Other shrine objects include ritual knives. According to Schneider such objects are known as Guyi and are "an indispensable relic of Kpokpo - the divinity of leadership and war". The knife shown below contains cut-out images of a half moon, a star, a stool and a key, while the second knife omits the moon and the stars.
Other knives have blades which are often painted in red and white ochre stripes and handles that are wrapped in knotted twine and cowry shells. Such wrappings are, of course, similar to ones used by both the Ewe and the Fon (who are linguistically related to both the Ewe and the Adan people) and a Fon saying may be relevant here. Greeting to the one who has just unraveled the enigma of the intertwinings. Every time a knot is undone, a god is released.
Other ritual objects include small axes, such as the following which has a characteristically striped handle. The blade is shaped into the symbol of the west African vodun thunder god Hevioso. And his confirms that Adan art, like that of the Fon and Ewe, is steeped in vodun beliefs. As Jan Cocle, a Roman Catholic Priest and authority on vodun says:"Vodun religion is like an African baobab (tree); a single large and thick trunk, and an infinite number of branches, depending on the people, the villages and even the places and centers of worship". .
In Albert de Surgy's book there are two photographs of Adan shrines (plates 13 & 14). The shrines are in Anloga and Avume, two towns on the coast of Ghana, close to the border with Togo, and one photograph shows a number of small stools that are placed on the shrine. Presumably these are to be used by the spirits. (de Surgy calls these stools " petits trônes" and adds that they can have from one to five legs.) The one depicted below has three legs and is about 6 inches in length.
Other Adan shrine stools, like the one shown below, are more akin, in shape, to those carved by the Ashanti of central Ghana. .
Finally, the Adan carve small round objects that are described as "spirit houses". Presumably they are designed as homes for certain "spirits", although I have no idea where such objects would be placed. The "houses" that I have seen have some form of face carved at the top of the "house", sometimes in very rudimentary form.
Although only two columns can be seen between the top and bottom of this .spirit house", there are, in fact, four. There is a simple face, comprising two eyes, a nose and a mouth, on the side of the top disc. The house measures 17.5 cms in height (14).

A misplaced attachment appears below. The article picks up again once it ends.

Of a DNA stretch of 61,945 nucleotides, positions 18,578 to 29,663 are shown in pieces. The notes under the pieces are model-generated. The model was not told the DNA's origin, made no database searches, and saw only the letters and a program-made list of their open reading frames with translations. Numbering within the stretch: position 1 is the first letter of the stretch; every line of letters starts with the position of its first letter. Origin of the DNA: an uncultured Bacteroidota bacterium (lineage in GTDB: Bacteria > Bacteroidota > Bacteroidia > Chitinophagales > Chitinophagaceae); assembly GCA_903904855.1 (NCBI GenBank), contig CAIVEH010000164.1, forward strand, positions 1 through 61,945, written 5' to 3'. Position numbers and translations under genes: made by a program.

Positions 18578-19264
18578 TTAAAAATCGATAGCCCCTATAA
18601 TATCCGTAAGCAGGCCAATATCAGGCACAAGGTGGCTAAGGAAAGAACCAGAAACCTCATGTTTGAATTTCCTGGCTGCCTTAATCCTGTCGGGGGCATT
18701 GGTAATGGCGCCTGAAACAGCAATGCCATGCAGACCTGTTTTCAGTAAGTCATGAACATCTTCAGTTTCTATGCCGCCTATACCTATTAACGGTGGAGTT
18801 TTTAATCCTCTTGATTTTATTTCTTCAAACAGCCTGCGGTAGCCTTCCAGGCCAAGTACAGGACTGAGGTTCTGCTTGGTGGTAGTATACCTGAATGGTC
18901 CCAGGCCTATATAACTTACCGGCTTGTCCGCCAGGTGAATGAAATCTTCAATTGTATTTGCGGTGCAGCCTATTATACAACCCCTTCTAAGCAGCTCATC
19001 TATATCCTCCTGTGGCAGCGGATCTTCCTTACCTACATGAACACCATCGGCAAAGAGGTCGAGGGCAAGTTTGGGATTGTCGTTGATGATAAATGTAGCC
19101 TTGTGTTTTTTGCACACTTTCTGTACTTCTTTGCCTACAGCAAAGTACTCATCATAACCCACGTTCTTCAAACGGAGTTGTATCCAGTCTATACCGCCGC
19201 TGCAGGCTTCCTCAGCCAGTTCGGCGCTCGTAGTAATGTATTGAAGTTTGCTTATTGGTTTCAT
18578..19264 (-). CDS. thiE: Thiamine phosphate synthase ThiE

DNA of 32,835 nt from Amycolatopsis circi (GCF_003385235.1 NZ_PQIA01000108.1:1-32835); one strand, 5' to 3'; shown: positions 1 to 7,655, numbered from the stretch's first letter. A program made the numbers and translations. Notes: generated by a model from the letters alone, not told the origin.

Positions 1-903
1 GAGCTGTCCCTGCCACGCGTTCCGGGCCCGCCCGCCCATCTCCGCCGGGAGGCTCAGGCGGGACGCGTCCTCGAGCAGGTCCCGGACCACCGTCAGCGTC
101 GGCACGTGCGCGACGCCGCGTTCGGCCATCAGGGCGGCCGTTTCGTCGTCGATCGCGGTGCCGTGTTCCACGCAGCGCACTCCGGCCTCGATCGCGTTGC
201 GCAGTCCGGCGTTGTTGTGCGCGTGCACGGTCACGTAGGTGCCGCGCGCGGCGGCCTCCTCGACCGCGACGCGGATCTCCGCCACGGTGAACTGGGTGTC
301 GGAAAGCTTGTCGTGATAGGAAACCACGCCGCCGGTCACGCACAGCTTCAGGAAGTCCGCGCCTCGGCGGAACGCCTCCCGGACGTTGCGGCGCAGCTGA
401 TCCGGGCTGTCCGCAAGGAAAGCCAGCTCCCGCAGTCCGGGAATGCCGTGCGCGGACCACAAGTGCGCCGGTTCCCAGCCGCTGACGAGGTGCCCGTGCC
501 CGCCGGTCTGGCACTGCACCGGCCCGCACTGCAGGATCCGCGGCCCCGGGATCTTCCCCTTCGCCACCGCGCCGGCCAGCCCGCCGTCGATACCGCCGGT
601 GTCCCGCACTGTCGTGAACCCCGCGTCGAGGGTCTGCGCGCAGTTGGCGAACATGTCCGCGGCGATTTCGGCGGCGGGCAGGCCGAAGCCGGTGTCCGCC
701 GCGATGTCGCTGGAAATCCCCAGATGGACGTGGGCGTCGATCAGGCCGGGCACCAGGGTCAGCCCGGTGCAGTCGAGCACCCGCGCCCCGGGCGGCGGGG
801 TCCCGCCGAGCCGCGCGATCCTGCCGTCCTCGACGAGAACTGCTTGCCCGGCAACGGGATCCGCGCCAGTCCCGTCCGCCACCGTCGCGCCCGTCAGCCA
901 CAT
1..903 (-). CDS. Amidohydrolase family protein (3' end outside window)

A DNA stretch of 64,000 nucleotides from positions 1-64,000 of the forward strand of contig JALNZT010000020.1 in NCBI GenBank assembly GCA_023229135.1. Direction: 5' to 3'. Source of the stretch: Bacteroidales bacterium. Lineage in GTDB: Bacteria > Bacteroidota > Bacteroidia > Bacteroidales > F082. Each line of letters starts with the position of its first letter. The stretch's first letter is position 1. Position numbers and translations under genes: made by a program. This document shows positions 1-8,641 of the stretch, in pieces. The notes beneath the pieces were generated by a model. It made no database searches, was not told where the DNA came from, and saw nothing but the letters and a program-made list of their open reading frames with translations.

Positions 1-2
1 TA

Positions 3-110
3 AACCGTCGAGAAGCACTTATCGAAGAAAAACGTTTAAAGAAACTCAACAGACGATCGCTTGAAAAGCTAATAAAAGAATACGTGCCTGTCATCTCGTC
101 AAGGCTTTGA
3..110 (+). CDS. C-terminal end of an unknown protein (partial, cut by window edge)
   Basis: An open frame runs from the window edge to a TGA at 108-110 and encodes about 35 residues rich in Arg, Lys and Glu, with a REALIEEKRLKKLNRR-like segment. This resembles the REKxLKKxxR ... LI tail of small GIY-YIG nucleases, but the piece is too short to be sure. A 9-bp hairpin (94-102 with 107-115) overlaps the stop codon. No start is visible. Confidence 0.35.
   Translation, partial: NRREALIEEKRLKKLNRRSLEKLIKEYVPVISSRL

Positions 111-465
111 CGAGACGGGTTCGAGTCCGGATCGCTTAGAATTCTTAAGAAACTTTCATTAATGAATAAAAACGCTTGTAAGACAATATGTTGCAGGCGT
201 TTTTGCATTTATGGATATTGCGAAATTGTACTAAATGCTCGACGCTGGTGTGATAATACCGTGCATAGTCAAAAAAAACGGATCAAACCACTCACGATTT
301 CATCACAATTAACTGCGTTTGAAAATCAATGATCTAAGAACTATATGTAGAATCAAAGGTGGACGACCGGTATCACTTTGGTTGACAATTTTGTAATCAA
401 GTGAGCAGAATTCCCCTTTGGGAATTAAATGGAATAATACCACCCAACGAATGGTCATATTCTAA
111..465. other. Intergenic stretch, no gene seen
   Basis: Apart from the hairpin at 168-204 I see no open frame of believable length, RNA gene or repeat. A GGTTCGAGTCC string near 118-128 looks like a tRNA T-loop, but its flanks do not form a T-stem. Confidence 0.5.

The "face" of this second "spirit house", which also has four columns, is reduced to a simple mouth. It measures 17 cms in height.
A third "spirit house" is more abstract in design. Both top and bottom are solid and the four columns bend inwards. Again, a rudimentary mouth has been cut into the top of the "house". It measures 14 cms in height.
Robert Ferris Thompson Aesthetic of the Cool. Afro-Atlantic Art and Music Periscope Publishing Ltd., Pittsburg & New York. 2011. p. 43.
The quotation can be found in Maya Deren's excellent study of Voodoo, Divine Horsemen. The Living Gods of Haiti 1953. p. xiv.
For a rare 1950's recording of a group of Adan singers, see the Ohue Sapey Band performing Oblemo on the four CD set Opika pende - Africa at 78rpm Dust to Digital DTD22. Atlanta, 2011. C02, track 15.
Guérin Montilus "L'homme dans la pensée traditionelle Fon" 1979. Cotonou. Mimeograph. Quoted in Suzanne Preston Blier African Vodun. Art, Psychology, and Power The University of Chicago Press. Chicago and London, 1995. p. 171.
Suzanne Preston Blier African Vodun. Art, Psychology, and Power The University of Chicago Press. Chicago and London, 1995. p. 83.
Roberto Pazzi "L'Homme eve, aja, gen, fon et son univers: Dictionnaire." Lome, Togo. 1976. Mimeograph. Quoted In Suzanne Preston Blier African Vodun. Art, Psychology, and Power The University of Chicago Press. Chicago and London, 1995. p. 83.
I am using the spelling Ewe for these people. Both De Surgy and Blier use Evhe, which is closer to the correct pronunciation.
The object was being sold by the American art dealer J. K. Rasmussen of the Dark Shrine Gallery in Washington.
I found these comments on the webpage of a tribal art dealer. The page seems to have now removed from the web.
See, for example, Allen F. Roberts Animals in African Art The Museum for African Art, New York, & Prestel, Munich. 1995.
Robert Goldwater Senufo Sculpture from West Africa The Museum of Primitive Art New York. 1964. p. 28.
Various authors Geest en Kracht — Vodun uit West-Afrika / Spirit Power — West African Vodun The Afrika museum, Bergen Dal, The Netherlands. 1996. p.113. (Dutch and English text).
For a comparison with Ashanti stools, see the set of illustrations in Sandro Bocola (ed) African Seats Prestel, Munich & New York. 1995. pp. 44-45.
Although described to me as "spirit houses" by the English person who sold them to me, I have to say that I have never come across similarly described objects elsewhere in African. However, there is a very similarly shaped image of a stool, 27.2 cms in height, shown in Sandro Bocola (ed) African Seats Prestel, Munich & New York. 1995. pp. 56 & 170. The original is in the collection of The Africa Museum, Tervuren, Belgium.